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Getting around in the Netherlands

By train

holland-train-cyclingThe Dutch Railway Company NS (Nederlandse Spoorwegen) operates on the routes of the highly developed Dutch rail network. The Intercity – is an express, limited-stop service, only available at major railway stations, and the Sprinter - a local service, stopping at all the stations along the route. With the exception of a few rural lines, the minimum weekday frequency for both train types is one train every 30 minutes. In the western part of the Netherlands, the rail system resembles a large urban network with up to 12 trains per hour on main routes.
In the Netherlands the combination of bicycles and railways functions harmoniously. Apart from during the rush hours, all domestic trains will carry bicycles in the luggage compartment.

By bus and tram

In the Netherlands buses are used mainly in towns and in the smaller regions, but do not run between them all. In addition to the national bus system, some larger towns (e.g. Amsterdam, Rotterdam, The Hague) have their own public transport systems with tram, bus and metro networks. Buses do not carry bicycles in Holland.

By ferry

holland-bike-ferryFerry boats are very much part of the Dutch landscape. For centuries these boats have linked communities across large and small rivers, as well as linking the islands to the mainland. Today they still play an important role in the public transport system, both economically and from a recreational point of view. There are also larger ferries, that operate between the northern province of Friesland and the Wadden Islands. There is a long-distance ferry between the provinces of North Holland and Friesland, that crosses over the IJsselmeer Lake. When cycling, it is impossible to avoid the numerous ferries, some of them with very short, direct connections across rivers and canals. Sometimes they are suitable for all types of traffic and sometimes they are only suitable for cyclists. Most river and canal ferries operate from dawn till dusk, but schedules can vary.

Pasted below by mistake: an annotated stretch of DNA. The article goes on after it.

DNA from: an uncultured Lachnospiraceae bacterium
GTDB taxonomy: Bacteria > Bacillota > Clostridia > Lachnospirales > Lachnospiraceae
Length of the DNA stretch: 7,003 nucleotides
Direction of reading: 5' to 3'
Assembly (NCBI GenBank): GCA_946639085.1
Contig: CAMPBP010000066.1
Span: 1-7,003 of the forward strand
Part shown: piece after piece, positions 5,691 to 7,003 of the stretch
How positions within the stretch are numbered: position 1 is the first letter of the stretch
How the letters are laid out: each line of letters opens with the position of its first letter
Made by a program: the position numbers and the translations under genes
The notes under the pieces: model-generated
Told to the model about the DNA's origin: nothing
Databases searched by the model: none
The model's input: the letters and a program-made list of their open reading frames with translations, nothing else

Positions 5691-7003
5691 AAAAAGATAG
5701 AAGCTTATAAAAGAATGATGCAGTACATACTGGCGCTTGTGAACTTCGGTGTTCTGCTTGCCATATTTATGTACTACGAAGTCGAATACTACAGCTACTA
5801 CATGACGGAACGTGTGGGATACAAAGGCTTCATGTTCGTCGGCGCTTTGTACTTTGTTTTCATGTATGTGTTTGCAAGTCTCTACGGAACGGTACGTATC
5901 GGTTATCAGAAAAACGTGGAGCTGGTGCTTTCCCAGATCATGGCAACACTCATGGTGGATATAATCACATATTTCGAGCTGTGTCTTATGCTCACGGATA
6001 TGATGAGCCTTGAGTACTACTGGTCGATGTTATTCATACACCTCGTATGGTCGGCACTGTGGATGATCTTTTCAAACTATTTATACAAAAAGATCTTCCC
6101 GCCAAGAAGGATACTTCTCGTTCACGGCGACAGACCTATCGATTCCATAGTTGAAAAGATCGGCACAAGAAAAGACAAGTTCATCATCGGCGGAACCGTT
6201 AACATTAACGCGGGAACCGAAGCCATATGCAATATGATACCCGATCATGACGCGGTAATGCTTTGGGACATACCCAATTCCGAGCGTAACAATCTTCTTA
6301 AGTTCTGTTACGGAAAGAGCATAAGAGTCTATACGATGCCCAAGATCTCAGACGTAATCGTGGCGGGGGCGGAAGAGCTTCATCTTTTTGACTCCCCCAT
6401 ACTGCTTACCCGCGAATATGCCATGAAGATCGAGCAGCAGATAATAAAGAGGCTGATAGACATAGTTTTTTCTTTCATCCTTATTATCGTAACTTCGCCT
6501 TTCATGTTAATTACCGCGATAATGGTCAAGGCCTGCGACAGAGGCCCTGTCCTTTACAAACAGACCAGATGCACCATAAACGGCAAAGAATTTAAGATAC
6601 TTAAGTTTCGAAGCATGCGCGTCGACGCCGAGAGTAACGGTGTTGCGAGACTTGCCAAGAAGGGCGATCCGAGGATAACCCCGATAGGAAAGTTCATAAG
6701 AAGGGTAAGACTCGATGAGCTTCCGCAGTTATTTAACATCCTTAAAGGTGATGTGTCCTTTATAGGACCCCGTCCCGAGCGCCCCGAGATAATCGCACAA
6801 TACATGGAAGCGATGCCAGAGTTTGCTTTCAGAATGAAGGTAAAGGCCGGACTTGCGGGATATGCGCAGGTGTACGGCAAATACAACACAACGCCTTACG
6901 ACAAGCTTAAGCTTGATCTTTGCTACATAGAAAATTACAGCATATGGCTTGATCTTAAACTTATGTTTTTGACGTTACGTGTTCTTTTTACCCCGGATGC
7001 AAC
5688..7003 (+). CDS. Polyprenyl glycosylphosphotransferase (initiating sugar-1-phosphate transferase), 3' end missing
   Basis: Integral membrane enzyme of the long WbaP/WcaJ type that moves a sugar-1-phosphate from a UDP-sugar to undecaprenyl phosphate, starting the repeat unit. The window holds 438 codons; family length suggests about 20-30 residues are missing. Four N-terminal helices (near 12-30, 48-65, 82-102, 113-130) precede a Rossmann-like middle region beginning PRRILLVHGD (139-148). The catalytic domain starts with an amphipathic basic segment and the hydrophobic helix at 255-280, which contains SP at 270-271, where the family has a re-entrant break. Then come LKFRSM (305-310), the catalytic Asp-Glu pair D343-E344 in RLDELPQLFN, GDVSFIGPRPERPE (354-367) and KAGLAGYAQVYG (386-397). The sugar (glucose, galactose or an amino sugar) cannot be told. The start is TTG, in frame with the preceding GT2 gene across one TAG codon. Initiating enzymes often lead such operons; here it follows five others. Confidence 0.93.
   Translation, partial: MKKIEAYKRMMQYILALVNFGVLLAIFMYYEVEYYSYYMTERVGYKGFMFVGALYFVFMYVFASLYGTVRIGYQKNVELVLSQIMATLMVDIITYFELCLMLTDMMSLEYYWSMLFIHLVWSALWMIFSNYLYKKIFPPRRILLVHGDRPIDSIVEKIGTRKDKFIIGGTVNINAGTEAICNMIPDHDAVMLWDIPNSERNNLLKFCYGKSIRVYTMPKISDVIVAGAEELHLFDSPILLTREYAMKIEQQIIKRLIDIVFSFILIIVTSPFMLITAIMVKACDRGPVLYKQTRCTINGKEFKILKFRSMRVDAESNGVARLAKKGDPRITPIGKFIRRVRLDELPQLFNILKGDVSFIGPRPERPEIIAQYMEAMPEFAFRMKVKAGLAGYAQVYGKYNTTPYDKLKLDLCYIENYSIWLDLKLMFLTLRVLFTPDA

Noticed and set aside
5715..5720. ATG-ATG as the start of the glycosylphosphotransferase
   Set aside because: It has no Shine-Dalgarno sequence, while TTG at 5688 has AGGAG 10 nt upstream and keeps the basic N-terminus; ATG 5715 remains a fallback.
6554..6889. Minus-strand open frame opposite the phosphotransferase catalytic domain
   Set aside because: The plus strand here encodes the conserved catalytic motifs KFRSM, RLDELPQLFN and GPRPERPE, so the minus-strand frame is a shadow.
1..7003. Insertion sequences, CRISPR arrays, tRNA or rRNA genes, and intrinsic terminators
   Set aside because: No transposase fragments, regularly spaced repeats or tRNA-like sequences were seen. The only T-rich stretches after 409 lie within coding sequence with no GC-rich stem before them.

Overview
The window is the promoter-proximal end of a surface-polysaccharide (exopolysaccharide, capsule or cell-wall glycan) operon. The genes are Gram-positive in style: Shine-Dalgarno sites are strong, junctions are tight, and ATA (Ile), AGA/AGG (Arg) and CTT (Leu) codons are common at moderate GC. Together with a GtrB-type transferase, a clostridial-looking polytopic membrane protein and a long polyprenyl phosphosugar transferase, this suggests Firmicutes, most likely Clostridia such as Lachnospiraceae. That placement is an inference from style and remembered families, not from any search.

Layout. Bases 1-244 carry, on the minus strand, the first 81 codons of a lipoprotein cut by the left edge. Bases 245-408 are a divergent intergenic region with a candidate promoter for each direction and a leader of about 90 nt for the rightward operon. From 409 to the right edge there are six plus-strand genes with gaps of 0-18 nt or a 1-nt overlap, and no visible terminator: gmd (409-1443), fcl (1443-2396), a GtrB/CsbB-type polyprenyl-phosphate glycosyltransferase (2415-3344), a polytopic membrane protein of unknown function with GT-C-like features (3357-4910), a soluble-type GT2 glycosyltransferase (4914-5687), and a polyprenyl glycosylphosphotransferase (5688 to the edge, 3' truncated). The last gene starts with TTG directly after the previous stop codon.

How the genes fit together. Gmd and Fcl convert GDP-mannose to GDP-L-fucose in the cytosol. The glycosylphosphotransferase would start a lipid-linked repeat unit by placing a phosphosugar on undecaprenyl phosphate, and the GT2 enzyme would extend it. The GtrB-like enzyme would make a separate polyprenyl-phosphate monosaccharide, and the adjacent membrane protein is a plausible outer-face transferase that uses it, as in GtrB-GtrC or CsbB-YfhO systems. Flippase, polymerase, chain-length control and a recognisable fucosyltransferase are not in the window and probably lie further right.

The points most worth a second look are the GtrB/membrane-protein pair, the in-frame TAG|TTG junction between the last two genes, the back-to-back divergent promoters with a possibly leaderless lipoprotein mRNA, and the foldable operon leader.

By taxi

Taxis offer an alternative to buses and trains, although they are much more expensive. All registered taxis have blue license plates - tourists are advised to avoid unlicensed taxis. A minimum charge is built into the taxi meters. If you negotiate a price before you step in, the price you eventually pay will be either the negotiated price, or the metered price, whichever is the cheaper.
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